Maria: Building on what Lisa mentioned earlier, the number of victims who died from traumatic brain injuries or strangulation was high. It doubled from last year. This has us concerned. Additionally, we’re seeing people of color disproportionately represented in the victim numbers.
Lisa: I agree. We also took a deep dive into the numbers of victims who had prior contact with the justice system. We have so much anecdotal evidence showing a high percentage of victims were involved with the courts or law enforcement - with shelter partners telling us things like “she had just applied for a CPO” and “they were in the middle of a divorce” or “the CPO hearing was set for the next day”. To be honest, this threw us. To know that the eyes of all these professionals were on these victims is concerning. People are talking to cops, judges, prosecutors, and still ending up murdered.
Some good news - if you can call anything about the report good news - is that all perpetrators in Ohio’s 2022 fatalities were charged criminally. We’ve refined our collection methods to capture this as accurately as possible. There was also one fatality in which the domestic violence victim was being attacked, wrestled the knife away from her abuser, and ended up killing him. We were pleased to see she was not charged.
CLA: This is such important data, and there are so many layers to collecting and presenting it. Tell us about any evolutions in your process in recent years.
Lisa: Our partners are so important in this process. We recently streamlined the way we collect data from them, and that has helped a lot. Local partners are getting just their sliver of existing data to review and augment. So this change has helped a lot. And every year we do this, our partners are learning along with us. We are all getting better at finding secondary victims, which provides an important piece of the big picture.
CLA: And what are your future goals for the reports?
Lisa: Any time we talk about numbers, we use the term “at least”. We know we miss so many victims for so many reasons. And we are always looking at ways to find them. In the future, we are hoping to look at death certificates. And we would like to compile and present longitudinal data to facilitate learning and policy changes. ODVN just added a new data analyst to start on this level of work.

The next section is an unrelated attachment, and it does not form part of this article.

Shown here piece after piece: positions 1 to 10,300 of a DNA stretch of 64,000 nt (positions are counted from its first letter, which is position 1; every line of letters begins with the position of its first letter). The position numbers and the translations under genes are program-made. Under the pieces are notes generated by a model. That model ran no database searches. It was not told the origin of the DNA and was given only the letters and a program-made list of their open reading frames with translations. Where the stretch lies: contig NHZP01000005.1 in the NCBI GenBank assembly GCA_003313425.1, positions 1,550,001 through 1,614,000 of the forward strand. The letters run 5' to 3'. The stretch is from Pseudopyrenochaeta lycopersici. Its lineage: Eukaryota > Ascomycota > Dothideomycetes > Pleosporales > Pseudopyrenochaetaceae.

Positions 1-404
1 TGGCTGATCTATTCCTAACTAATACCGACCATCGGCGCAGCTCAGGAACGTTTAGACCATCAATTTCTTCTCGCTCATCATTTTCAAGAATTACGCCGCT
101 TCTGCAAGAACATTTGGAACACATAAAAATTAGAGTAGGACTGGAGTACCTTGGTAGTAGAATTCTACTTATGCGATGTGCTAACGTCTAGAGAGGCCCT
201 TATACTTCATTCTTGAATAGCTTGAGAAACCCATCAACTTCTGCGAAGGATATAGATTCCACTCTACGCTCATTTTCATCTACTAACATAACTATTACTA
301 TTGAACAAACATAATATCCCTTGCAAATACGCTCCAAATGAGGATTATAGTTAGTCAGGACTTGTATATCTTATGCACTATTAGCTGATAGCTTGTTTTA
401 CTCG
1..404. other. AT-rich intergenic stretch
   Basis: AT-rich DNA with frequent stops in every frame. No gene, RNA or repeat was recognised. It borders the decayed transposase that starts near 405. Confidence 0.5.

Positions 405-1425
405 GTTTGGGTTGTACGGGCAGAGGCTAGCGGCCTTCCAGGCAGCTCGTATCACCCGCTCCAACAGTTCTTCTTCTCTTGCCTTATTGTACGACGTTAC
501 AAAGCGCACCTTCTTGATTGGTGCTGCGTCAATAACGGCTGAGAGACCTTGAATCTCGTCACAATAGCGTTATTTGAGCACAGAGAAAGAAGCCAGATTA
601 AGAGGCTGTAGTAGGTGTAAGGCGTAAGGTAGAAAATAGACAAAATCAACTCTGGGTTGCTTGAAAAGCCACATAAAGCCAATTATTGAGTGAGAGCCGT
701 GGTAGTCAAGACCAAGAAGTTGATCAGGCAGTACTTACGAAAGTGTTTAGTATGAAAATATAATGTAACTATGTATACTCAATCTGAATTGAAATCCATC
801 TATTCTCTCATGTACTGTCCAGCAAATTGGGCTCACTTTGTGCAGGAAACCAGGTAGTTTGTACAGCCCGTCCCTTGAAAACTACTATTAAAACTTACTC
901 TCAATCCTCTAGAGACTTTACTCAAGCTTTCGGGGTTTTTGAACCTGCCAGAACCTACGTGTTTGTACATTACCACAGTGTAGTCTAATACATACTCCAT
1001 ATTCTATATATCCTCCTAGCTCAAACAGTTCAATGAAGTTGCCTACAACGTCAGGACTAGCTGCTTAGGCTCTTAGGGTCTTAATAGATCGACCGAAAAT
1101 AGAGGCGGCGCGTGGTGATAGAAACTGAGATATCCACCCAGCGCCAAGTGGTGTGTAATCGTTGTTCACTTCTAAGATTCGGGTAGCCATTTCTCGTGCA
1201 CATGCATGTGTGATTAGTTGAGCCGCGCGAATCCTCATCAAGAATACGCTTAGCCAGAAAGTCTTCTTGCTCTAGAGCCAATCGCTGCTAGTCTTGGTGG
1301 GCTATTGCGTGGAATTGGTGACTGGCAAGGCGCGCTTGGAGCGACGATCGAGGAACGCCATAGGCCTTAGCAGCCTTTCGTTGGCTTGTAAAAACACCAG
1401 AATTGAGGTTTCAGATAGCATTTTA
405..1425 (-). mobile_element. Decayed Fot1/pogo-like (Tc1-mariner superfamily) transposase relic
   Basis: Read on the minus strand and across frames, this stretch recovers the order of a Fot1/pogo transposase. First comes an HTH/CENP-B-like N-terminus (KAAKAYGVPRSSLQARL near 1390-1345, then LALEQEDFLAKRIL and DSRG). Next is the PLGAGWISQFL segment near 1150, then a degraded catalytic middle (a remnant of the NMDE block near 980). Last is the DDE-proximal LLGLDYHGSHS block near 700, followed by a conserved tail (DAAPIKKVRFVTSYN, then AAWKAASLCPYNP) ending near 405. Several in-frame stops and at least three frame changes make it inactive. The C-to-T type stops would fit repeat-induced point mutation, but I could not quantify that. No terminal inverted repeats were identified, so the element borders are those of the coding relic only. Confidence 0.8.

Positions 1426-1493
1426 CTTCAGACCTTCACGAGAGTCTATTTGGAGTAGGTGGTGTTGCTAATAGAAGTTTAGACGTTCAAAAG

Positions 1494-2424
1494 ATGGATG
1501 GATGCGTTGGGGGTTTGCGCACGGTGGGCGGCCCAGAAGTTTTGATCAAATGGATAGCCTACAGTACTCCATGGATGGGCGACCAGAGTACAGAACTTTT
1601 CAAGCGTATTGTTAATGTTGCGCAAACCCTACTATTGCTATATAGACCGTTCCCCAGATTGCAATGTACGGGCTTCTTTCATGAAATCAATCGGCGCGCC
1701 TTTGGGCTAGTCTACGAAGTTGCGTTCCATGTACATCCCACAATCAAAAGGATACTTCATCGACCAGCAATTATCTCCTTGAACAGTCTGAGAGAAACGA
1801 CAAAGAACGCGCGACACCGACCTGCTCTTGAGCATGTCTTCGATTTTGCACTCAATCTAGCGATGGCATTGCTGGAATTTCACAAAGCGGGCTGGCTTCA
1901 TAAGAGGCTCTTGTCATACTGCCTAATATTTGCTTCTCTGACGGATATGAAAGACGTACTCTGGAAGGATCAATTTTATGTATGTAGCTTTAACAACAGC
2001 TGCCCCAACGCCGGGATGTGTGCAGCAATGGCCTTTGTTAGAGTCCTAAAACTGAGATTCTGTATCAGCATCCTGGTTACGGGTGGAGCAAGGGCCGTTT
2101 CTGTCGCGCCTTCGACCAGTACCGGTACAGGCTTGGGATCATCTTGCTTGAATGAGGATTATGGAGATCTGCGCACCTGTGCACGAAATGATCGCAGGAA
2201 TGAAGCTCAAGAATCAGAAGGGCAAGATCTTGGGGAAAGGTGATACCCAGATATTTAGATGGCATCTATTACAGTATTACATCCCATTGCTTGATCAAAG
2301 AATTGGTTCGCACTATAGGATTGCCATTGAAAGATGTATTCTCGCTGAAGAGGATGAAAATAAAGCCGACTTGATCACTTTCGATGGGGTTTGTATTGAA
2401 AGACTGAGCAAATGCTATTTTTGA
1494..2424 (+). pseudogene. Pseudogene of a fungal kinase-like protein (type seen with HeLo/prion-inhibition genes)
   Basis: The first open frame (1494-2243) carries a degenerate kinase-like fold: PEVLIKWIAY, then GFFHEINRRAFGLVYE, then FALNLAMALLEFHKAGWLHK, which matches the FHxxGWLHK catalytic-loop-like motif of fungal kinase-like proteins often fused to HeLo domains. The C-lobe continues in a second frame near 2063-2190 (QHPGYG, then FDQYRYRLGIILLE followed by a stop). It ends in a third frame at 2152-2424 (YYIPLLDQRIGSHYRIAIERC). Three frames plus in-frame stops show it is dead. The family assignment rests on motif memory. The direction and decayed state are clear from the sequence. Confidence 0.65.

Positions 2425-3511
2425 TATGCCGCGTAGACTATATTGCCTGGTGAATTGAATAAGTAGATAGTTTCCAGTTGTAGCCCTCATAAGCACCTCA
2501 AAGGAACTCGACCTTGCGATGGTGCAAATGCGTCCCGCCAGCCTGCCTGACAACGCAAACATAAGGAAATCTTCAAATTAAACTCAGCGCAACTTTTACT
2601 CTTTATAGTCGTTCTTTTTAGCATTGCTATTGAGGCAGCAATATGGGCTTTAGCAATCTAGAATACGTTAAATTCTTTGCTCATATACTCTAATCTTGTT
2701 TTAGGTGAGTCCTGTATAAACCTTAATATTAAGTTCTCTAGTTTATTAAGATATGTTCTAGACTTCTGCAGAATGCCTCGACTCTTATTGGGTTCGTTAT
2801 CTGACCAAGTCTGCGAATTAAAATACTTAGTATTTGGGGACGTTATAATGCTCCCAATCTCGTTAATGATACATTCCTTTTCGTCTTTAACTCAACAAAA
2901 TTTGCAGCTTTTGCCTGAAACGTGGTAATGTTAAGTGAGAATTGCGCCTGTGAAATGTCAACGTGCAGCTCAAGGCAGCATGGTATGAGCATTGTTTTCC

CLA: Talk to me a little more about the “at least” phenomenon here. Do we have any sense how many victims we are missing?
Maria: We know we are missing a lot. It’s so tough, especially when you think about marginalized communities and underserved populations. Are these communities feeling safe to utilize services? When there are fatalities, do they receive the same level of media coverage? This past year, we found one case involving a same-sex couple fatality. There was even an officer-involved shooting. Zero media coverage. And these partners were married with a CPO in place.
CLA: A big question for a tough topic. What can we all do (the legal community, social service partners, advocates, the public) to get these numbers down?
Lisa: The short answer - take this seriously. Realize the level of risk. Get training in lethality assessments for a broad array of professionals so the appropriate responses are in place for escalated risk. Everybody needs to realize - victims tend to downplay risk. It’s really different from stranger violence. So when a victim says they are afraid for their life, you listen. That’s one of the best predictors violence will become lethal.
CLA: What’s your call to action for our readers here?
Lisa: Educate yourselves on this. Read our reports. Listen to victims. Believe them. Pay attention to legislation out there. At ODVN, we are watching several pieces of legislation that could impact the rights and safety of victims. House Bill 111 could create the presumption of jail time for many F-3 offenders who are otherwise going to be out on bond; Senate Bill 100 could make it easier to prove the pattern of stalking by criminalizing the installation of tracking devices; and House Bill 231 supports a permanent mental health crisis line that potentially defuse so many fatalities that involve suicidal ideation.
Maria: And take care of yourselves, especially those of you who help others. Our website has a great “Support for Stressful Times” section with many resources on self-care and secondary trauma.
This article is part of Legal Aid’s “Big Ideas” series.
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For more information on ODVN's Fatality Reports, contact Lisa at firstname.lastname@example.org